Our Echo
Title, story type, location, year, person or writer
 
Add a Post
View Posts
Popular Posts
Hall of Fame
Projects
Visitors
Contests
Search

A Daily Sprinkle

Story ID:6275
Written by:Michael Timothy Smith (bio, link, contact, other stories)
Story type:Musings, Essays and Such
Location:Caldwell ID USA
Year:2010
Person:Me
View Comments (5)   |   Add a Comment Add a Comment   |   Print Print   |     |   Visitors
Before we moved into our new home, we were told there was no sprinkler system for the
yards. This area of Idaho is desert. Without irrigation, the rich land would produce no
vegetables. All water for the farms and lawns is supplied by hundreds of miles of canals,
which are fed from the rivers and dams. In newer neighborhoods, the sprinkler systems
are fed from these canals. In the older areas, the yards are flooded.

This was a new concept to me. I’d never heard of it before. A few days after
we moved in, my new neighbor, Mike, dropped by to say hello and explain the system
to me.

“Mike,” he said. “In front, you have two pipes in the ground. There’s another in
back. Open the valves at the bottom of the pipes. Behind the bush, by my fence, you will
find a long metal rod with a fixing on the end. When you want to flood, make sure your
valves are open to your yard, take that key, walk up the street and around the corner.
There’s a pipe in the ground there. That’s the main valve for the whole street. Open the valve
and the water will come out of the pipes in your yard. Flood the whole area about
two inches deep.”

As he talked, we walked up the street, so he could show me the main valve.
“When you’re done,” he explain further, “go back up the street and shut the main
valve off and then the valves in your yard.”

He put his hand on my shoulder. “Now this is important, Mike.” He stared
into my eyes. “Don’t reverse the process. Always make sure your yard valves are on
before you turn the main valve on. Make sure you turn the main valve off before you
turn your yard ones off. If you do it wrong, the water pressure could blow out your
pipes. The neighbor across the street did that. It cost then almost eighteen thousand
dollars to have it fixed.”

A little shaken by this information, I shook Mike’s hand and thanked him.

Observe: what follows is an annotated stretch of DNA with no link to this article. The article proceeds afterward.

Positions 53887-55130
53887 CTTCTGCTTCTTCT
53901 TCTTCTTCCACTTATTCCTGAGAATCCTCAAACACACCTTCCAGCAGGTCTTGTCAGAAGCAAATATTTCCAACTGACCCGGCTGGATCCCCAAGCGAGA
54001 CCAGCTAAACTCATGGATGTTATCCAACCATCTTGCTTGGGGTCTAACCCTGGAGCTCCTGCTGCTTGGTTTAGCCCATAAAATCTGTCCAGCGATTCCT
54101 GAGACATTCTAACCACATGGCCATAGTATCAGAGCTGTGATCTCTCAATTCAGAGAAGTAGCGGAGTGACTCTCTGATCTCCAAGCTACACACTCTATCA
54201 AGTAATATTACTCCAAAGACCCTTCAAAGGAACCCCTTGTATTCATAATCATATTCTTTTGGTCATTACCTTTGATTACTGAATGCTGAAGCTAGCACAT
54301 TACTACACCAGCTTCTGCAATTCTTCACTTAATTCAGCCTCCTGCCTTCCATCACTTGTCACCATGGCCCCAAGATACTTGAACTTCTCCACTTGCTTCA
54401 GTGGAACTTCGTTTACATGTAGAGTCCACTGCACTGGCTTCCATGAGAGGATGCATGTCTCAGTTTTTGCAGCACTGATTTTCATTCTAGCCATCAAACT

The last thing I wanted to do was burst a pipe and lose a lot of money.

A few days later, the lawn looked parched. I found the three valves in my yard
and opened them, got the key for the main valve from Mike’s fence, walked up the
street and tentatively turned it on. I sighed with relieve when I turned the corner and
saw the water flowing from the pipes and spreading across my yard. I didn’t burst
the pipes.

For the next hour I walked around the yards in my bare feet, checking to see if
the water had covered all areas. The cool water felt nice. In some areas, mud oozed
between my toes. It reminded me of playing in puddles when I was a child.

I stood on the back deck and watched the pipe in the far right corner of the yard
spew water into the air. The water slowly crept across the yard and into the flowerbeds.
The birds sang. The water flowed. It was like I had my own private waterfall.

As the water rose, I thought, “This has got to be the most archaic system of
watering I have ever seen. Who ever heard of flooding your yard once a week?” The
flood system is very old. I admired the ingenuity of those who build the system more
than seventy years ago, but the new sprinkler systems are so much better.”

It occurred to me. “This is the same way I water my spiritual needs. I go to church
at Christmas, Easter, and to the rare Sunday service. I flood my needs a couple times a
year, just like I now have to flood my yard once a week. I need to sprinkle. From now on,
I’m going to read a little scripture every day. A daily sprinkle is much better than an
irregular flood.”

Michael T. Smith